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Comment Re:a better question (Score 1) 592

Definitely not... Developer, and a high resolution makes it easier on the eyes with a small font. A character 3mm high is much easier to read if drawn with more pixels.

So with a higher resolution i can use a much smaller font, without straining my eye's, allowing me to have around 20-25% more lines of code on screen at any single time. Another use is that i can fit a editor on one side and a browser/document on the other allowing me to switch between reading documentation and writing code without switching workspaces etc. Just read up about the benefits of having 2 monitors for the same purpose.

Comment Re:a better question (Score 5, Interesting) 592

I run Xubuntu on a Macbook pro laptop because it was cheaper for the wanted hardware.. The requirements i had where:
- Good keyboard (i like it anyway)
- Good screen (1080 pixels high is just bad..)
- Good battery time. (getting 7-8 hours without problem)
- No dual gfx card.. Intel only...
- Good CPU.
- Size/Weight of laptop including AC adapter.. (since i do travel a bit)
When searching around i found a couple of laptops.. but none fit the requirements i had.. Either it had a good cpu and keyboard, but not a good screen or battery time. Or it was good screen/keyboard/battery-time but a slow CPU..

So in the end i found 2 options... Either one that was a bit heavy and price at around 2500EUR or the current macbook that i got for 2000EUR..

It is not perfetct hardware, but it does give back for the buck.. There are several negative things with it like lack of docking, non-replacable battery etc, but none of those are too important for me..

Comment Re:Power (Score 1) 926

Equalized in terms of that all people are worth the same - Yes.
Equalized in terms of that all people gets the same amount of wealth - No.

Life is a long struggle, but making it so everyone have the same opportunities to start with is something we should strive for.

Two things in life that most people want and need.. Education and healthcare... Make those two free for everyone and the world would be come a much more interesting and safe place..

Comment Re:Yeah, but they nailed the "documentation" part (Score 1) 394

The thing with open-source projects is that you do not need to have it documented to the extreme.. For run-time you need descriptions of all the configuration and usage, but for API's you can keep the documentation fairly basic since you have access to the source and can see exactly what is happening.

I have seen it many times in closed-source software where you need to init things in a very specific order and the order is only available in a few simple examples. When having the source you can run it in a debugger and actually see the full flow, and you can even modify it to take care of corner-cases the original developers did not think of..

Best of two worlds is to have a well-documented proprietary software with a source-code license.

Comment Re:Only relevant line (Score 1) 629

I would more say that it's a case of MS complaining that it cannot do whatever they want, like they used to be able to...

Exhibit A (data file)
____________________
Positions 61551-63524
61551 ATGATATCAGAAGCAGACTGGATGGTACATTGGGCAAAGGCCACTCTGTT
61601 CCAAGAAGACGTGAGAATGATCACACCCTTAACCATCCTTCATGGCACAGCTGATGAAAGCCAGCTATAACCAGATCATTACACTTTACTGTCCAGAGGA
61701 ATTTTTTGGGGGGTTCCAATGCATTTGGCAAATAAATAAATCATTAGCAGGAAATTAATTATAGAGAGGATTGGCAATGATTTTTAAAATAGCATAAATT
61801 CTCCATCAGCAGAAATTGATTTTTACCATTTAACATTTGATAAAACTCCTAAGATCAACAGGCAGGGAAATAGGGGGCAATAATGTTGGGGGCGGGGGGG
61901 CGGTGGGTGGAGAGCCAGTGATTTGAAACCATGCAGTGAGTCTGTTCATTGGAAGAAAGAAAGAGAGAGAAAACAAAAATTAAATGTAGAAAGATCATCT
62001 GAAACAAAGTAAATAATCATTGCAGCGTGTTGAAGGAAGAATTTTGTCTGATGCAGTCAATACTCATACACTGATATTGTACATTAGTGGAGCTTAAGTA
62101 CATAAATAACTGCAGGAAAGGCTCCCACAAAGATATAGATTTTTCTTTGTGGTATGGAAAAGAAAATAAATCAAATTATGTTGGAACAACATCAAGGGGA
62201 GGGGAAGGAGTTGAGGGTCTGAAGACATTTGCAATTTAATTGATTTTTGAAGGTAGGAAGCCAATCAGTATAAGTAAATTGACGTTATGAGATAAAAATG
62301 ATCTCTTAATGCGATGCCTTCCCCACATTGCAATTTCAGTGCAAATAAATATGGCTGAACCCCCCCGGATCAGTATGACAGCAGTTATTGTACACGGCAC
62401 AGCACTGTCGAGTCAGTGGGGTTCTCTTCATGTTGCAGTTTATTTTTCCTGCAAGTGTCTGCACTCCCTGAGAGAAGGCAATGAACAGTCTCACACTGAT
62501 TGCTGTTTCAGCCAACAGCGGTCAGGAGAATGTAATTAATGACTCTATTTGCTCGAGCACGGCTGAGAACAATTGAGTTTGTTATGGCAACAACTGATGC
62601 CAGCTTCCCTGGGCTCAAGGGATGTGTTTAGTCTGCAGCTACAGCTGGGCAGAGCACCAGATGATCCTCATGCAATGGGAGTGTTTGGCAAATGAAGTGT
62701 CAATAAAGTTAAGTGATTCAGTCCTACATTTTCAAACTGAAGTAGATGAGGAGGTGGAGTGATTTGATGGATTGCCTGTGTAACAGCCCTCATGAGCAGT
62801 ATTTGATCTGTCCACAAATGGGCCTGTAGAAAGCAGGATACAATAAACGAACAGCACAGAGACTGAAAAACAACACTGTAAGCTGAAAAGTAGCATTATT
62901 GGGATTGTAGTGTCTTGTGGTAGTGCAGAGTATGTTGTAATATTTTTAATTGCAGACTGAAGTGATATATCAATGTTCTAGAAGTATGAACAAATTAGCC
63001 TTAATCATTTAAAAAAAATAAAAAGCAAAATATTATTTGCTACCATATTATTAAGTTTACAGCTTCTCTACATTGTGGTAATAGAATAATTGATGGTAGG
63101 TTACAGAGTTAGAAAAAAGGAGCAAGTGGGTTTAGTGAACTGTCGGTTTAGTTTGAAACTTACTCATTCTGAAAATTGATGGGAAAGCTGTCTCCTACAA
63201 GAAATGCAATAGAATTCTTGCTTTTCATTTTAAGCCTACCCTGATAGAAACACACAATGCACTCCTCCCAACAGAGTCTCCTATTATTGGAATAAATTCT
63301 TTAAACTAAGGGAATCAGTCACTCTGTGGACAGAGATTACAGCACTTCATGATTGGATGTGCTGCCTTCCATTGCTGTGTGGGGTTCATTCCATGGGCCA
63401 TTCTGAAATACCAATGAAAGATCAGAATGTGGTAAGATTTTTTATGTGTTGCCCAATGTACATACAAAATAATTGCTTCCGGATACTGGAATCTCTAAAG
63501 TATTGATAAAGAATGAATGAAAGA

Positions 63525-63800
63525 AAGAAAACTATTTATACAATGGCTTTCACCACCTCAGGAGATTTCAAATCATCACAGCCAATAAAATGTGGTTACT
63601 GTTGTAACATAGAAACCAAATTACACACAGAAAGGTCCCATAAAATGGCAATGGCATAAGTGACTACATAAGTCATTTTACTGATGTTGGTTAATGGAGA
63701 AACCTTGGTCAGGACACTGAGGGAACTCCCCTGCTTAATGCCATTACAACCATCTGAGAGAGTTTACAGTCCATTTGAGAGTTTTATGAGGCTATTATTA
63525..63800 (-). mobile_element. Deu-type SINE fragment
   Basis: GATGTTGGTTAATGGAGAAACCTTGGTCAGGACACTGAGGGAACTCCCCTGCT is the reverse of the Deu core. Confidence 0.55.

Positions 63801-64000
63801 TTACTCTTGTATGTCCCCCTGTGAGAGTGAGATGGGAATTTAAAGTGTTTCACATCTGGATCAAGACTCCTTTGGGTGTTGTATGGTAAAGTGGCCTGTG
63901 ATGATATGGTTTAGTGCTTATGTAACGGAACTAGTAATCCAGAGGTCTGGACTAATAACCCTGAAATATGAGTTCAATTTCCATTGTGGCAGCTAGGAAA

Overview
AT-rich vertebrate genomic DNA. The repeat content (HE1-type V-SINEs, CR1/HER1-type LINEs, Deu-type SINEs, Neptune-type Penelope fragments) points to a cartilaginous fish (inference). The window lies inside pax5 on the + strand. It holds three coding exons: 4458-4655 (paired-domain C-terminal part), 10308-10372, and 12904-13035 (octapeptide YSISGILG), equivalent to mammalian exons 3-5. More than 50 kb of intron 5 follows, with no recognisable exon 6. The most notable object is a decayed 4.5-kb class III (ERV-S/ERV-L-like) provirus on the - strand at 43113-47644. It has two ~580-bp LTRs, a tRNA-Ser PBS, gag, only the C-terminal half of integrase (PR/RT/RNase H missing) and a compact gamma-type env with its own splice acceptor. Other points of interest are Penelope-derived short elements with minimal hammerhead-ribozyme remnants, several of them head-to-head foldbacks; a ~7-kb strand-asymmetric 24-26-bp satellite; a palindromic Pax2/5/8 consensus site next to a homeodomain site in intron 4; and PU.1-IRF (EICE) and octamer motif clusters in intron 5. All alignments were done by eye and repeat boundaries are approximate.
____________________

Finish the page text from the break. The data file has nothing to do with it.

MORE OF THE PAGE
Look at what MS have been doing with their previous versions of the application... I would myself start to be extremely strict on the TOS for any company that have blatantly ignored it from the beginning.

Comment Re:Only relevant line (Score 1) 629

According to a "angry letter" posted on technet... If you do a simple search for this and read a few of the articles you can see a behavior from MS that is not ok... I can understand Google for forcing MS to follow the TOS to the letter after the crap they have tried to pull.

Even if Google is slow on providing MS with what they must comply with and how they can do this does not make it ok for MS to publish an application that still fails to meet the terms.

If MS is having issues then they can pay for some youtube experienced developer to come over and assist them with the stuff..... Can be from Google or other places...

Comment Re:Only relevant line (Score 1) 629

Yes, i read the article and also a few more related articles about this... The link was to what Microsoft wrote on technet, ie their opinion of what is happening.. If you actually check a few more sources you can actually find a bit of history of how Microsoft have behaved since the start of this.
If a company blatantly ignores terms and continues to say that "we fixed it" without actually fixing the opposite party might become more and more strict on the terms specified for the service.

https://developers.google.com/youtube/terms
There you go.. It's for the publicly available API, not for the ad-enabled API but to get access to that you have to agree to a similar terms, and you have about the same level of documentation for that.

And just because they have not yet received the information does not make it ok for them to publish the application that fails to follow the terms. If they have problems to fulfill all the terms maybe they should pay google for a single person to do a simple "do we fulfill the terms now" test before they go public with the app.

You cannot have a science without measurement. -- R. W. Hamming

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